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Biol Psychol. 2009 Mar;80(3):306-14. doi: 10.1016/j.biopsycho.2008.11.003. Epub 2008 Nov 21.

Mirroring and mu rhythm involvement in social cognition: are there dissociable subcomponents of theory of mind?

Author information

1
Department of Cognitive Science, University of California, San Diego, La Jolla, CA 92093-0515, USA. pineda@cogsci.ucsd.edu

Abstract

Tager-Flusberg and Sullivan [Tager-Flusberg, H., Sullivan, K., 2000. A componential view of theory of mind: evidence from Williams syndrome. Cognition 76, 59-90] have argued for a distinction between the social-perceptive component of theory of mind (ToM), involving judgment of mental state from facial and body expressions, and the social-cognitive component, which is representation-based and linked to language and theory-building. This is analogous to the distinction made by others [Gallese, V., Keysers, C., Rizzolatti, G., 2004. A unifying view of the basis of social cognition. Trends in Cognitive Science 8, 396-403] between representing the mental state of another as if it was one's own (simulation theory), which requires involvement of the mirror neuron system, and explicit or declarative reasoning about mental states (theory theory), which does not. This componential view of ToM was tested by examining mirroring, as indexed by EEG mu rhythm suppression, in subjects performing tasks assumed to tap both dimensions. Mu suppression was positively correlated with accuracy on the social-perceptual task but not in the social-cognitive task. In a ToM control task requiring judgments about person-object interactions accuracy was correlated with mu suppression. This implies that mirroring is involved in making judgments about emotions and person-object interactions. However, mirroring is insensitive to the distinction between correct and incorrect inferences in the social-cognitive task suggesting that additional mechanisms are needed to make mental attributions of beliefs and intentions. These results are consistent with a refined componential view of ToM.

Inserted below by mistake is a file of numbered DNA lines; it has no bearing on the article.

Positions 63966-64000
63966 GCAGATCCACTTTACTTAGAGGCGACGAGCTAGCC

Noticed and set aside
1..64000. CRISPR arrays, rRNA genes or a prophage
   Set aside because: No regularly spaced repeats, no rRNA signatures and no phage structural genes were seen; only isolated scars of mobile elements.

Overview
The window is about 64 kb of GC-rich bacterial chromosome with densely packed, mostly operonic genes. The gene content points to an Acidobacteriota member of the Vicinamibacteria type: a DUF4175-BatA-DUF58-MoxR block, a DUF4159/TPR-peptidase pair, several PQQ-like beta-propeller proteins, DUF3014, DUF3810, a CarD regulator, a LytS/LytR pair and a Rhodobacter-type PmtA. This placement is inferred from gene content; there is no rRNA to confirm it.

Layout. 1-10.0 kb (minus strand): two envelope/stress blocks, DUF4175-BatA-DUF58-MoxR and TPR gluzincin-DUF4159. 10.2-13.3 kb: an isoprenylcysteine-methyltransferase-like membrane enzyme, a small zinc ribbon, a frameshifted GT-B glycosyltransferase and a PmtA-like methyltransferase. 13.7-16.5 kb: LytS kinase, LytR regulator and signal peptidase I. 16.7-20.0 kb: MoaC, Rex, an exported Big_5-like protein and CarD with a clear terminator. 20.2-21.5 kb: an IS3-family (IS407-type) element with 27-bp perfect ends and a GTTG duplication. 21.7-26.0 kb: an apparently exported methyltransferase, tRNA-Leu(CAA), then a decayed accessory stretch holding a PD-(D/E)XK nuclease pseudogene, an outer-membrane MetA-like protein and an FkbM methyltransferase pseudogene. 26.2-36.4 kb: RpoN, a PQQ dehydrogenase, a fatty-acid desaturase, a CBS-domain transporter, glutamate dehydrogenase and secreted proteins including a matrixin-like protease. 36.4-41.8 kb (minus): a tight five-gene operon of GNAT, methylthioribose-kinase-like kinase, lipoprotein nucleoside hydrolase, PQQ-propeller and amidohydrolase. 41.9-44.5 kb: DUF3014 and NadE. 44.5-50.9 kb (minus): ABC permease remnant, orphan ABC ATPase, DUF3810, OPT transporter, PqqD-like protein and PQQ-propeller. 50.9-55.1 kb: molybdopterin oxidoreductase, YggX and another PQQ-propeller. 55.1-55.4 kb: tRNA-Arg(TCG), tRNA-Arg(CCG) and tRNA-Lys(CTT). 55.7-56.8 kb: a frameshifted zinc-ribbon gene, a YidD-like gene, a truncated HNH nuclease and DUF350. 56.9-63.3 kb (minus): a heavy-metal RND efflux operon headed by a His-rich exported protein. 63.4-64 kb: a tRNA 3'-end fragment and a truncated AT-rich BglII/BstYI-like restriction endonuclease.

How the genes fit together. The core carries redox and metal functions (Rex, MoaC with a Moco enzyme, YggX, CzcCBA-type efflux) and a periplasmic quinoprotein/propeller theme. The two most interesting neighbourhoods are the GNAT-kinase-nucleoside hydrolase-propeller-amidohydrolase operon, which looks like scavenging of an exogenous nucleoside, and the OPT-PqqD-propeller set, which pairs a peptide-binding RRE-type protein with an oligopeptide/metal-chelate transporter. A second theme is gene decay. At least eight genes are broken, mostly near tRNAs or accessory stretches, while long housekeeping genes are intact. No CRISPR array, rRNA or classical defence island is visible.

PMID:
19063933
DOI:
10.1016/j.biopsycho.2008.11.003
[Indexed for MEDLINE]

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